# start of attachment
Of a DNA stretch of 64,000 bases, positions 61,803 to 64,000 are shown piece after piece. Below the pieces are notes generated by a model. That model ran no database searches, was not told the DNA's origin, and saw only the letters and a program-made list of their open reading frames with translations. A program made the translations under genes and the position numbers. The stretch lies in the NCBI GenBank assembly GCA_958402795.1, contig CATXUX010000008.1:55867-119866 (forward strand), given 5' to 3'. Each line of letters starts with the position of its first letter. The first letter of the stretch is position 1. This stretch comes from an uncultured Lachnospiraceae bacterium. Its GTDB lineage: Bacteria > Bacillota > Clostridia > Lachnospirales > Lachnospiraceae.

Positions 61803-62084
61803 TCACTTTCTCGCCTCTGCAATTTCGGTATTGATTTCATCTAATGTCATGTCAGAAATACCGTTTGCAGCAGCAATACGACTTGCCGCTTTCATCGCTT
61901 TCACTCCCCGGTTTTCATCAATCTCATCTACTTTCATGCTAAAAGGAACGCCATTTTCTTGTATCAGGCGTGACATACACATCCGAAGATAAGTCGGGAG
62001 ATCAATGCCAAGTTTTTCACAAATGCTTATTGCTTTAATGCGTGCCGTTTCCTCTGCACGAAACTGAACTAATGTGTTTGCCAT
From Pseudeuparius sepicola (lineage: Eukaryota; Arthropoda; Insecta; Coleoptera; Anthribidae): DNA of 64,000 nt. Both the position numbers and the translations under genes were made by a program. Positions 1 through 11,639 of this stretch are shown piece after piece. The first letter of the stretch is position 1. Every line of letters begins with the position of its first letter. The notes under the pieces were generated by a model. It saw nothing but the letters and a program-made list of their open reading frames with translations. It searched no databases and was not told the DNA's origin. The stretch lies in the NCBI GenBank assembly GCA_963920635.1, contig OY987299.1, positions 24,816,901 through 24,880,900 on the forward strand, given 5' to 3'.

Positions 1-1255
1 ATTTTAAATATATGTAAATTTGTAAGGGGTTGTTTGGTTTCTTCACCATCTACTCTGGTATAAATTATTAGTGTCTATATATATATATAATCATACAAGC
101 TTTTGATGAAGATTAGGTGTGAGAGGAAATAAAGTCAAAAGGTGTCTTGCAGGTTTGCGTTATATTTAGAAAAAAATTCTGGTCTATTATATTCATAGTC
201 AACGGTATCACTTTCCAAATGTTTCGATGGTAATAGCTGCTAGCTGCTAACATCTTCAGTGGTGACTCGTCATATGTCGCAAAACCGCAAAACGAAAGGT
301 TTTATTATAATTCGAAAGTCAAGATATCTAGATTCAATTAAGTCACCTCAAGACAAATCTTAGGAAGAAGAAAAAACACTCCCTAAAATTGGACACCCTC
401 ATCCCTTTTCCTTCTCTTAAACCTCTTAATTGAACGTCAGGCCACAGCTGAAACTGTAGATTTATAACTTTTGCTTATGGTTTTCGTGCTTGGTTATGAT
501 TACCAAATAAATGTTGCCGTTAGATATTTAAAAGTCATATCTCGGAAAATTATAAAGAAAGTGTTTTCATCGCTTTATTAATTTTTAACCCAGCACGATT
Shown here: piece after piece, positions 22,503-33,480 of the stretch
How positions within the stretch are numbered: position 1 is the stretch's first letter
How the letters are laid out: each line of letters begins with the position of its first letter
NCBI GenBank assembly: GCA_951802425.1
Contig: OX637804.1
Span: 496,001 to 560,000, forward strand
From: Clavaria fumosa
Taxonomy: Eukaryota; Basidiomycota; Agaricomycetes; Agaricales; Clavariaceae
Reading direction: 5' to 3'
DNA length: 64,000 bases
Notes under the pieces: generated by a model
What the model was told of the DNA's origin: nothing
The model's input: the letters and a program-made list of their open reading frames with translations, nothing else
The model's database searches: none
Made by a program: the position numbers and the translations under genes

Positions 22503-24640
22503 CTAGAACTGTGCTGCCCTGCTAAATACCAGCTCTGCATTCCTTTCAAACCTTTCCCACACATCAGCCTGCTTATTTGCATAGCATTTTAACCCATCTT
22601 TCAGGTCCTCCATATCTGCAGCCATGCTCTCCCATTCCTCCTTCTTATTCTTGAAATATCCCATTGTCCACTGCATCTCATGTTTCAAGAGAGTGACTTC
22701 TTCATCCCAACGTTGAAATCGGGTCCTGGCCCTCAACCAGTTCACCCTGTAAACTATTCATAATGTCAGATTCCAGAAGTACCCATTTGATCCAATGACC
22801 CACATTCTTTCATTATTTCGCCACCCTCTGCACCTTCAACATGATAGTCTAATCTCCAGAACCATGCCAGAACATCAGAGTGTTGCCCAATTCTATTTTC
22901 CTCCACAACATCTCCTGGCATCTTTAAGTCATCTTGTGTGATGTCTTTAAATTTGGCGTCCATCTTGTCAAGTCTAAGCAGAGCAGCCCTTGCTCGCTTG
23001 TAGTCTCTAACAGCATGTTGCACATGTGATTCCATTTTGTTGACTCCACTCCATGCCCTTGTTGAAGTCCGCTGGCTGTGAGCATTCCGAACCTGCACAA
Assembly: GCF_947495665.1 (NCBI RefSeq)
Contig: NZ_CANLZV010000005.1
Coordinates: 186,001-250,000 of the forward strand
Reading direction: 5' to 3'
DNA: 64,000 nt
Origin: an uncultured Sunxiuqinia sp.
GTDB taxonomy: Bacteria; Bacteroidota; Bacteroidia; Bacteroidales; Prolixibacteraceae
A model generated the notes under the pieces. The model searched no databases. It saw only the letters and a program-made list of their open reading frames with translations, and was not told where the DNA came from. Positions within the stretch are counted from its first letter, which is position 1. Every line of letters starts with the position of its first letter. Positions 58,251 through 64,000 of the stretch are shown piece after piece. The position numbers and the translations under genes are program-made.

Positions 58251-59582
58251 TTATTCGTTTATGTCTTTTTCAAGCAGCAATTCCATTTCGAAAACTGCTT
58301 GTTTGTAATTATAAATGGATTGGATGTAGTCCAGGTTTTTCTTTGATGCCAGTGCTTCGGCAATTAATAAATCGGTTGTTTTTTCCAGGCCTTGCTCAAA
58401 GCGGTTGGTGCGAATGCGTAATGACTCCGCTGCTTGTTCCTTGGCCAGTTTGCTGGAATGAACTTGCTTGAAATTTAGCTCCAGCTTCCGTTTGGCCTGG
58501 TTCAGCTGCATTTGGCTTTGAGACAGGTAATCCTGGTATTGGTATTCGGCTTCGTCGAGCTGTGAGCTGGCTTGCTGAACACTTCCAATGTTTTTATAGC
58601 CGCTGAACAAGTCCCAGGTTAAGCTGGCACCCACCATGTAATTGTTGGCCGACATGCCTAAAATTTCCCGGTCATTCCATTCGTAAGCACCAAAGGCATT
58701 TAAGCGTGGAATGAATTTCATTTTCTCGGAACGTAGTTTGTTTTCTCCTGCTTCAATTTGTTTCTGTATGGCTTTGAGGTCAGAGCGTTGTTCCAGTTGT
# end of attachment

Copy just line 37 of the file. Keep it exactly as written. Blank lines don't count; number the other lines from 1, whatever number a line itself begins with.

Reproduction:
Contig: NZ_CANLZV010000005.1